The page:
All supplies whatever for troops of the United States in Mexico, arriving at ports in the occupation of such troops previous to the final evacuation thereof, although subsequently to the restoration of the customhouses at such ports, shall be entirely exempt from duties and charges of any kind; the Government of the United States hereby engaging and pledging its faith to establish and vigilantly to enforce, all possible guards for securing the revenue of Mexico, by preventing the importation, under cover of this stipulation, of any articles other than such, both in kind and in quantity, as shall really be wanted for the use and consumption of the forces of the United States during the time they may remain in Mexico. To this end it shall be the duty of all officers and agents of the United States to denounce to the Mexican authorities at the respective ports any attempts at a fraudulent abuse of this stipulation, which they may know of, or may have reason to suspect, and to give to such authorities all the aid in their power with regard thereto; and every such attempt, when duly proved and established by sentence of a competent tribunal, They shall be punished by the confiscation of the property so attempted to be fraudulently introduced.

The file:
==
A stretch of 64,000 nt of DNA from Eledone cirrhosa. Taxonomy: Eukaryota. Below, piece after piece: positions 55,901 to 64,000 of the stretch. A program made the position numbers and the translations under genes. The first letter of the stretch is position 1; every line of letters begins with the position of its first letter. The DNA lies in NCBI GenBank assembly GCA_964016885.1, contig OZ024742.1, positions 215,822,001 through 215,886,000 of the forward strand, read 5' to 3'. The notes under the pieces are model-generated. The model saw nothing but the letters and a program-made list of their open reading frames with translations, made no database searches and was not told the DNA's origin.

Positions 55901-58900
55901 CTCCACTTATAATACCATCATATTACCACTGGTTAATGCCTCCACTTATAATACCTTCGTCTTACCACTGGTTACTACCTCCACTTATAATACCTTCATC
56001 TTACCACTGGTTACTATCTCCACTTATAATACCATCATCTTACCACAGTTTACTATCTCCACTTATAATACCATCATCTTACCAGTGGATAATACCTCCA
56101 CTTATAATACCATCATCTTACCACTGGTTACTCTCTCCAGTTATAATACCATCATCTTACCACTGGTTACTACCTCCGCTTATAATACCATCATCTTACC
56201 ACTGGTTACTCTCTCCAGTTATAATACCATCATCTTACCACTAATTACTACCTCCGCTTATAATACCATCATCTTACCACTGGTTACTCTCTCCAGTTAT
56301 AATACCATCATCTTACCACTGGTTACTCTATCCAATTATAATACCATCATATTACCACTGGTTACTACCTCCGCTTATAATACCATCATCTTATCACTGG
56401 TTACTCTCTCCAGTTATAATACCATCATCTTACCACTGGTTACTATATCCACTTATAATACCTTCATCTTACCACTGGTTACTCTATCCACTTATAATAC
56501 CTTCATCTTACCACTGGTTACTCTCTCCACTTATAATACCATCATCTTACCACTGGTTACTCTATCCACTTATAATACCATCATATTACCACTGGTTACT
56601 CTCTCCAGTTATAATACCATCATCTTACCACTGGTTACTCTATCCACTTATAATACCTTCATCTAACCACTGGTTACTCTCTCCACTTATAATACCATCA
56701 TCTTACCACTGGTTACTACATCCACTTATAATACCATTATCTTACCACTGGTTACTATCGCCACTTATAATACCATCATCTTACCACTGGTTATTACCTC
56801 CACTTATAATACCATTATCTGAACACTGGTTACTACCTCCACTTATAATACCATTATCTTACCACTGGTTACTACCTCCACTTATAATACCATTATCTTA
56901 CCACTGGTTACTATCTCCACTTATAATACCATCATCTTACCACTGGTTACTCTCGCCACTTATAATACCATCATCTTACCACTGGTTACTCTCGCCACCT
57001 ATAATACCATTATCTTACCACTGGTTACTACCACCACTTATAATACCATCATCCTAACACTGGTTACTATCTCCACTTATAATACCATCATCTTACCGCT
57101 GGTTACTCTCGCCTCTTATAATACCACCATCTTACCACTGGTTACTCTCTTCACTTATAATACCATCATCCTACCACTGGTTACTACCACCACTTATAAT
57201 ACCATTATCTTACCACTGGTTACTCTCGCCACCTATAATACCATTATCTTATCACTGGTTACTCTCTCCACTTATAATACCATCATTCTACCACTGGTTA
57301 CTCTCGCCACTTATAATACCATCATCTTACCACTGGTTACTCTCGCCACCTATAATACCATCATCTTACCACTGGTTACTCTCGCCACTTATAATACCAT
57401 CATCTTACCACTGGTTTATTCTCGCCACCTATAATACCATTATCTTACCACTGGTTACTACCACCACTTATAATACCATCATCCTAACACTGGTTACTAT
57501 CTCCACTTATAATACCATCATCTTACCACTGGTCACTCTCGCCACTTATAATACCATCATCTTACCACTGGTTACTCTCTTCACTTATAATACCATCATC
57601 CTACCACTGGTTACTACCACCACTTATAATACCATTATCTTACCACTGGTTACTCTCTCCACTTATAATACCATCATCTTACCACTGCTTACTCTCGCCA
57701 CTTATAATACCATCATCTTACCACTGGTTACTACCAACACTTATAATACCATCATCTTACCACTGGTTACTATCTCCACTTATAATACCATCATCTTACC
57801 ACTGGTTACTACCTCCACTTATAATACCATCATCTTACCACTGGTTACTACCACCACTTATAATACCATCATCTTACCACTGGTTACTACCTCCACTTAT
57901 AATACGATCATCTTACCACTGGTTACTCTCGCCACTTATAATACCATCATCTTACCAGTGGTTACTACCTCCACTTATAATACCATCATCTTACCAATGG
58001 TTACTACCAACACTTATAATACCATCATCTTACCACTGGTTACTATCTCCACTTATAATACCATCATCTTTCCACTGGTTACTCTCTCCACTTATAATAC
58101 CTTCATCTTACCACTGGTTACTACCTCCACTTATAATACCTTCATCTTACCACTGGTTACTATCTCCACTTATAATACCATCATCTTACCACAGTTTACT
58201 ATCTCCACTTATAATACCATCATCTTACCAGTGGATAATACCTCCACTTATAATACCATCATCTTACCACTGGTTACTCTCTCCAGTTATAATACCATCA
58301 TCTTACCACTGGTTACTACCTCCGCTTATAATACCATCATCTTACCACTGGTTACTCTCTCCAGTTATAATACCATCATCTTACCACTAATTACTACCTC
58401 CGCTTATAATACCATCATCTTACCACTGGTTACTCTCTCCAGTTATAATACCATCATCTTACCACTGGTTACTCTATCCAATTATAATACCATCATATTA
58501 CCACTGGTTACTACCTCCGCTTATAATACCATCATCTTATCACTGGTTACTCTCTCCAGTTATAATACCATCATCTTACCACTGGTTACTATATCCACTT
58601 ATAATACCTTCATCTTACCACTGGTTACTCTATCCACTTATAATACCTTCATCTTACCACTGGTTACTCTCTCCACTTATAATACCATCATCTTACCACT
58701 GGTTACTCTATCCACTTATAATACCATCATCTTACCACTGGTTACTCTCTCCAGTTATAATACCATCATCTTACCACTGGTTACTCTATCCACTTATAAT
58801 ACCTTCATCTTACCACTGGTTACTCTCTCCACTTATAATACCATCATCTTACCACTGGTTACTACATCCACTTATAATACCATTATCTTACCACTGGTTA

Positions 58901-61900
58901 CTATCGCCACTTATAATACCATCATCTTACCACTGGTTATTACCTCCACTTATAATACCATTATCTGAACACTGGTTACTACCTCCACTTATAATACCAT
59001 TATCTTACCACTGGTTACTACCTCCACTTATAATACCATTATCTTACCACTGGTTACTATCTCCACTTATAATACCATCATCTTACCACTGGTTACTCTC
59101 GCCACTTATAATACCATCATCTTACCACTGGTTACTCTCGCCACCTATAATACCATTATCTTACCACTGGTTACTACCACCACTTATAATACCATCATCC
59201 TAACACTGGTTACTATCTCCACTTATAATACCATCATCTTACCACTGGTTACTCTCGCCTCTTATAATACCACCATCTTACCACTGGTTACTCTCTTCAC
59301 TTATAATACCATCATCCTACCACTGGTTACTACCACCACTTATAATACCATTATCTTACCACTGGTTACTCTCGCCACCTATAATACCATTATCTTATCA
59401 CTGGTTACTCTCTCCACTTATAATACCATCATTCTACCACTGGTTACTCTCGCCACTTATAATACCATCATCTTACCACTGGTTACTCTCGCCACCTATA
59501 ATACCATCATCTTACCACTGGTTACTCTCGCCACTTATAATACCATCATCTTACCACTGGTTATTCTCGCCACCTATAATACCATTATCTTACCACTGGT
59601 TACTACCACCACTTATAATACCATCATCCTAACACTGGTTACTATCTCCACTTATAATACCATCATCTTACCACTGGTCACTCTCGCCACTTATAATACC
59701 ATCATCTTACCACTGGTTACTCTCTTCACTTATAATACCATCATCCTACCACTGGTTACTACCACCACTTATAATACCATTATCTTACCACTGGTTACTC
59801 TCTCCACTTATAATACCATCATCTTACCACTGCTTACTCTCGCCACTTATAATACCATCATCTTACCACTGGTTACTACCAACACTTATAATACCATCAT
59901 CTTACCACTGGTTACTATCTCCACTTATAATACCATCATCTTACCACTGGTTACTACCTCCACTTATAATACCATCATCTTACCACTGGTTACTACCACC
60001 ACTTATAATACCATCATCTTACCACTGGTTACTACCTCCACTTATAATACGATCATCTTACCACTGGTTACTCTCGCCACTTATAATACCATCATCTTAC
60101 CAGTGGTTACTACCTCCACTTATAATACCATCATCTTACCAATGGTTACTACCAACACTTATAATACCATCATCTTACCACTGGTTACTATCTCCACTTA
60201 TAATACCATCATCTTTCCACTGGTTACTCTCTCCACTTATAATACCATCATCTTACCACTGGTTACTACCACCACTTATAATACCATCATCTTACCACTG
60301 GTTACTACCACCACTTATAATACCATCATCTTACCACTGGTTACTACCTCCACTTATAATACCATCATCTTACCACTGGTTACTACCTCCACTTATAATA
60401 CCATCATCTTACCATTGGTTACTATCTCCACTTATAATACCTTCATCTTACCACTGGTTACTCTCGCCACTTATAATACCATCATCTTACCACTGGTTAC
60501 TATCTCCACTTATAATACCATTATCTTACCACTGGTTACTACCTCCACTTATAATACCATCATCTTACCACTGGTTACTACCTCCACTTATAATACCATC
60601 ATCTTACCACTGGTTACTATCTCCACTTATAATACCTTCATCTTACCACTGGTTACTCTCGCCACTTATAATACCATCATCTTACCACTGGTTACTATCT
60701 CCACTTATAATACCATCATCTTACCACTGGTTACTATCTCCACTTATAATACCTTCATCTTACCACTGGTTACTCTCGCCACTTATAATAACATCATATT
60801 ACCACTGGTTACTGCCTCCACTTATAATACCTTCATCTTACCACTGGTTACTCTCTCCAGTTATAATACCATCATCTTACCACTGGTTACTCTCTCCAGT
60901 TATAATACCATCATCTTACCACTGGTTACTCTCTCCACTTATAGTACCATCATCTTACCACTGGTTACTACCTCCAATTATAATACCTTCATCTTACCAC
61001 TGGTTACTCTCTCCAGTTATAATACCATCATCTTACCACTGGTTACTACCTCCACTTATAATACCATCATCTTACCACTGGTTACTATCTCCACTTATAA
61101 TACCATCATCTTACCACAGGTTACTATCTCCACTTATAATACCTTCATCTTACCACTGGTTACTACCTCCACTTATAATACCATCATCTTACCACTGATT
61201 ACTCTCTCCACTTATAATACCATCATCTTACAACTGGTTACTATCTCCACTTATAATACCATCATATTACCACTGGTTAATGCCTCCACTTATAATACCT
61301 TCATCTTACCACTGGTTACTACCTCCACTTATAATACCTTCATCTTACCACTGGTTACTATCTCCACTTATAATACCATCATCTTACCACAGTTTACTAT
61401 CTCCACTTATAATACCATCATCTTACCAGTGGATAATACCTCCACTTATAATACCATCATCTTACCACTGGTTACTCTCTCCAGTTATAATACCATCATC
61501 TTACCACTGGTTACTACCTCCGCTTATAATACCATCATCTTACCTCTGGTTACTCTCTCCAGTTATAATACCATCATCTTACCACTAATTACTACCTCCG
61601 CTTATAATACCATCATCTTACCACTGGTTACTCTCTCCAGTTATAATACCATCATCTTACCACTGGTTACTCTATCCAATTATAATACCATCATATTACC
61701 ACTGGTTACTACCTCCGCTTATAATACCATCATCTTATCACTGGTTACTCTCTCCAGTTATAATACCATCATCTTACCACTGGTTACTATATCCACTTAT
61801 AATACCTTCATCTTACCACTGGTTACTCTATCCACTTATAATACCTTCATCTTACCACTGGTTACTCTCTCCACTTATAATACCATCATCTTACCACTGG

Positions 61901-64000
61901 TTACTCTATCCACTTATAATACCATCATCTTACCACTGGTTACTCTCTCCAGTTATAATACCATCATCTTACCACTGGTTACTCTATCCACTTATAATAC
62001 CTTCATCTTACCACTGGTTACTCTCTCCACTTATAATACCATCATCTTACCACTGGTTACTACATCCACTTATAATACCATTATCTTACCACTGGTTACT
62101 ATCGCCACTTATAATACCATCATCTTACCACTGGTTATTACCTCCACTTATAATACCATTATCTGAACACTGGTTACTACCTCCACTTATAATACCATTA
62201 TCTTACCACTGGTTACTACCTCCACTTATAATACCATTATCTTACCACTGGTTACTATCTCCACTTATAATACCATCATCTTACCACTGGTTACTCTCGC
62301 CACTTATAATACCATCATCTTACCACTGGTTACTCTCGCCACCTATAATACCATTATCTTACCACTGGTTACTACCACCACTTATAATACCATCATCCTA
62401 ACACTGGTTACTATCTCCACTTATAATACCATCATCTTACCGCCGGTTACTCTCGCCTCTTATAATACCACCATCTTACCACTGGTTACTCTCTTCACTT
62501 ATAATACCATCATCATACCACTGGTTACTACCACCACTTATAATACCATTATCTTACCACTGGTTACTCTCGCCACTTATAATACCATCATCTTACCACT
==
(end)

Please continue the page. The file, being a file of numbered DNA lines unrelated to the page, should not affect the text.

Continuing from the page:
ARTICLE XVI
Each of the contracting parties reserves to itself the entire right to fortify whatever point within its territory it may judge proper so to fortify for its security.

ARTICLE XVII